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News / 2016 / October / IndyCog/Bicycle Fatality Press Release
October 21, 2016
IndyCog/Bicycle Fatality Press Release
           
by Robert Annis   |   0 COMMENTS

 

Two Central Indiana residents were killed while riding their bicycles in recent days, unfortunately illustrating the need for more driver awareness, enhancement of the current penalties, and potential use of criminal penalties for inattentive drivers.

Both Indianapolis resident Erika Wells, 38, and Timothy Kelley, 68, Muncie, were lawfully riding their bikes when they were struck by motor vehicles. Presently, charges against the drivers of the vehicles have not been filed in those cases.

The Delaware County Deputy Coroner was quoted in media reports acknowledging that Kelley had every right to be on the road, but then dismissively talked about how it isn't safe because drivers aren't paying attention to the road. Both motorists and cyclists must always remain vigilant on the roads. Drivers should always be aware of their surroundings, as a moment's inattention can leave more vulnerable users such as pedestrians or cyclists seriously injured or worse.

'Accidents happen' is a common refrain following crashes involving a motorist and a cyclist. IndyCog believes that crashes involving a motorist and a cyclist would be reduced if motorists knew there were more serious legal consequences to their actions and strongly encourages law enforcement agencies involved in the investigation of these crashes to consider the application of criminal penalties in these cases.

Last year, more than 130 riders were injured in bicycle and motor vehicle collisions in Marion County, resulting in one death, according to statistics from the Indiana Criminal Justice Institute. So far in 2016, at least four people on bicycles have been killed.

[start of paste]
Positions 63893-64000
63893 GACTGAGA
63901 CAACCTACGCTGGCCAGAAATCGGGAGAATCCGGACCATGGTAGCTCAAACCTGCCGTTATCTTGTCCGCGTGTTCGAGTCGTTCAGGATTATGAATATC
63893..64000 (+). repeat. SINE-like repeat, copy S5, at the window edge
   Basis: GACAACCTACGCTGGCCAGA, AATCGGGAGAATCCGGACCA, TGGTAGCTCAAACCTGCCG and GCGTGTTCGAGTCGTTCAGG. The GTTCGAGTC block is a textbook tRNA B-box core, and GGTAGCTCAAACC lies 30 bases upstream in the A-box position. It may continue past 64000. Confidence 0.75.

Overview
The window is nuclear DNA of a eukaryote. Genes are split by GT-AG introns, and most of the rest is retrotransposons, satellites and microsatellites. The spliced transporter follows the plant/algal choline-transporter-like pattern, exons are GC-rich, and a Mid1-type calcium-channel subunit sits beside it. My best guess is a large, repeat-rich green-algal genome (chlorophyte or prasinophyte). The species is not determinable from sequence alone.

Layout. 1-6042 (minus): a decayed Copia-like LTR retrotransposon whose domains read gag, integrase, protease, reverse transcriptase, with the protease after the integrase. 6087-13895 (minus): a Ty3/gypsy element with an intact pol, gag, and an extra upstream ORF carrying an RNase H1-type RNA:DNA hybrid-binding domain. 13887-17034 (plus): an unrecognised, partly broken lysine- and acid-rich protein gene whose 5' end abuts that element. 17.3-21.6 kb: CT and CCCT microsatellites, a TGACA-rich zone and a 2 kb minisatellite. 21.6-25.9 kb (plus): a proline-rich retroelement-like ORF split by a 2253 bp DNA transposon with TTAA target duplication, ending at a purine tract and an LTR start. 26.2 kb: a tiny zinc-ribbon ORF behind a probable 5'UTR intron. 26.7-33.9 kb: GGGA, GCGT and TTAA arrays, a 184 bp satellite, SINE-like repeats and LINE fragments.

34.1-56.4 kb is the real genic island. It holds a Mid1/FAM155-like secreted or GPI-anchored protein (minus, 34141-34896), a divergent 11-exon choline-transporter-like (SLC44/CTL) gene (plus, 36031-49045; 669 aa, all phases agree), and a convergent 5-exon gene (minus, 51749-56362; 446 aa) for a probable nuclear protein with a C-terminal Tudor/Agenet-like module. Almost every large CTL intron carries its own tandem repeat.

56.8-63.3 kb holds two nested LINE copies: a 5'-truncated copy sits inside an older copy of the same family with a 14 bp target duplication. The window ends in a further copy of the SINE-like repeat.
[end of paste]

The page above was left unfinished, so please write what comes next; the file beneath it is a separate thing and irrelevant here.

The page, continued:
Unless the driver was impaired by drugs or alcohol at the time, it's believed that few, if any, of the drivers involved in those collisions have been prosecuted.

In the coming weeks, IndyCog encourages cyclists from Indianapolis and across the state to contact their elected representatives to demand both a safe passing law - typically three to five feet - and a vulnerable user law that calls for expanded penalties for drivers who were inattentive or distracted behind the wheel of a car, causing the death of a cyclist or pedestrian. Indianapolis must also join other bike-friendly cities across the nation and implement a Vision Zero Plan, detailing the steps it will take to ensure no more motorist/pedestrian/cyclist fatalities in the future.

Although Indianapolis has a three-foot passing ordinance, it's rarely, if ever, enforced. Every municipality with this law on the books must provide training to educate not only their citizens, but also their public safety personnel, about the three-foot passing ordinance.

Things to remember:

Bicycles are considered vehicles by Indiana state law and are allowed on public roadways.

Both drivers and cyclists must be mindful of the rules of the road and obey them.

Cyclists should dress in brightly colored gear and have lights on their bikes when riding.

Drivers of motor vehicles in Indianapolis are required to give three feet of clearance when passing a cyclist. If you see a cyclist in front of you while driving, slow down and exercise caution, especially when passing.

The world is full of distractions. When you're driving, it's important to stay alert at all times. A second of inattention - fiddling with the stereo, responding to a text or trying to make a phone call - could be fatal. More safety information can be found on the webpage for IndyCog's education program, Riders In The Know.

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About INDYCOG

IndyCog is a bicycle advocacy non-profit organization working to increase the number of people riding bicycles, improve traffic safety, develop bicycle favorable public policy and advocate for world class bicycle facilities in Indianapolis. IndyCog's mission is to promote bicycling as a safe and viable means of transportation and recreation in Indianapolis. More information may be found at our website.

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